Every time you feel behind in life, think of three of your accomplishments. Big or small.
By doing this, you are replacing a negative thought with three positive ones.
Be careful not to talk away your successes.
‘I have a degree… yeah but I handed in all my assignments late.’
Just state the factual accomplishments. 🙂
Define What Success Means to You.
How will you know when you aren’t behind, that you are in just the right place?
When you are very clear on what your version of success is. Not your neighbour’s or your best friend’s, just yours.
Some people don’t like the word ‘success’ because it creates a mental picture in their head of someone who stands for everything they dislike.
If you are having a reaction to the word success as you are reading, that is a sign this exercise is important for you!
When we aren’t clear on our version of success, we end up measuring our life against someone definition of success… which is why we feel behind.
It could be that the reason you don’t have certain things is because they aren’t important to you, in which case you aren’t behind at all, you are living in alignment with your values.
Success for you might include some of the stereotypical things that are viewed as successful… owning a house, getting a degree, finding a loving partner to share your life with. It might be having the freedom to travel, getting a dog, wearing put-together outfits, having a certain position at work, having your own business. It might be saving money every month, having a retirement plan, etc.
Or none of them!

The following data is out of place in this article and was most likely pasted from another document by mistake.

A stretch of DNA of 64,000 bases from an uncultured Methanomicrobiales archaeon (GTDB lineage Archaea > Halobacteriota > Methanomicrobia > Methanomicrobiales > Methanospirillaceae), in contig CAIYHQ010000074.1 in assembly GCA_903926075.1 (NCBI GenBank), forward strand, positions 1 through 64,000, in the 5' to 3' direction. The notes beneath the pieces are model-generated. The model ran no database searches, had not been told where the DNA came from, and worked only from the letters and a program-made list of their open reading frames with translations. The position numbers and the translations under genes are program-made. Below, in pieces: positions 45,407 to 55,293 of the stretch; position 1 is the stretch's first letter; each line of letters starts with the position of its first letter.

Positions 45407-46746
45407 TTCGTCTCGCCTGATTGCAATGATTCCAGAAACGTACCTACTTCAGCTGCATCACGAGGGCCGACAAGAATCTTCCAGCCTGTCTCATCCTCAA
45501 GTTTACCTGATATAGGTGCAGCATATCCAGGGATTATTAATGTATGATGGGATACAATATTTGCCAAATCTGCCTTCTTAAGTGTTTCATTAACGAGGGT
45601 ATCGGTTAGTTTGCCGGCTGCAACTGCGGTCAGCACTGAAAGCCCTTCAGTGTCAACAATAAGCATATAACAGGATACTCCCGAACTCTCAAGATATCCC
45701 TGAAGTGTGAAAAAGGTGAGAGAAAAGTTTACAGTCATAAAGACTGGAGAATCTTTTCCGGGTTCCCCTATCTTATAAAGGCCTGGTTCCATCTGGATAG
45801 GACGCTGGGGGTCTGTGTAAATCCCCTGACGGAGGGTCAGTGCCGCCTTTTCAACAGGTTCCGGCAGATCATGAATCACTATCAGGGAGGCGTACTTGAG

You get to decide.
This exercise sounds grand, but don’t make it really big. You can do it on your Starbucks napkins or think about it as you are walking to appointments.
Once your vision of success is clear, write it down and keep it safe.
When you have your definition of success it is liberating and also a practical framework to help you work towards the things you would like in your life and don’t have yet.
Why it’s Dangerous to Push too Hard
In an effort to hit success milestones, it can be tempting to push hard just to cross things off your success list. However! Be careful! Don’t force things, as some goals have a natural pace that can’t be hurried.
For example, people who think, ‘I am 40, I should be married by now,’ might fast track a relationship based on fear they are behind rather than their compatibility with their date. In an effort to reach the goal, they might ignore red flags, and their own feelings.
They might get married, so technically they aren’t behind any more, but are faced with a new set of problems that come with an unhappy relationship.
1. Define what success is for you.
2. Every time you feel behind, think of 3 of your accomplishments.
3. If you feel envious of others, use that as a signpost that they have something you would like in your life.
4. What takes you less time? And what does that tell you about what you’re good at and what you really enjoy?
Have you have felt behind? And what helped you to feel you were in exactly the right place?
Enjoyed This Article?
Then lets keep in touch. Sign up for more ADHD articles like this one!